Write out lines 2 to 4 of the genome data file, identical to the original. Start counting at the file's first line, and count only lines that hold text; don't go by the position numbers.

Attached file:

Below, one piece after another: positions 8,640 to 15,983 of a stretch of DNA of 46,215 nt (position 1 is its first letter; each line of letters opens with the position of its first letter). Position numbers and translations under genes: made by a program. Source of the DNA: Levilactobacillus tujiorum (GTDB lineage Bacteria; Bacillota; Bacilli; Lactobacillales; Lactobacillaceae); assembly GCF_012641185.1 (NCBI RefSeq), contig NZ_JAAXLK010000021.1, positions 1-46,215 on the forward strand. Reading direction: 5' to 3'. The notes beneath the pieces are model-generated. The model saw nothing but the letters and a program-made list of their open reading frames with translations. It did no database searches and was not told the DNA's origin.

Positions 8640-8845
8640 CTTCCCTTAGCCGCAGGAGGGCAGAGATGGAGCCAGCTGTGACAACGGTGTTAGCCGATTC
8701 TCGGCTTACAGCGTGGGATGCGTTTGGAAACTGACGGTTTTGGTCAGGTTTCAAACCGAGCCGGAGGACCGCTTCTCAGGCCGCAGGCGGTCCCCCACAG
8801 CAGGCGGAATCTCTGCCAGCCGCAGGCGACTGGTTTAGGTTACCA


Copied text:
Positions 8640-8845
8640 CTTCCCTTAGCCGCAGGAGGGCAGAGATGGAGCCAGCTGTGACAACGGTGTTAGCCGATTC
8701 TCGGCTTACAGCGTGGGATGCGTTTGGAAACTGACGGTTTTGGTCAGGTTTCAAACCGAGCCGGAGGACCGCTTCTCAGGCCGCAGGCGGTCCCCCACAG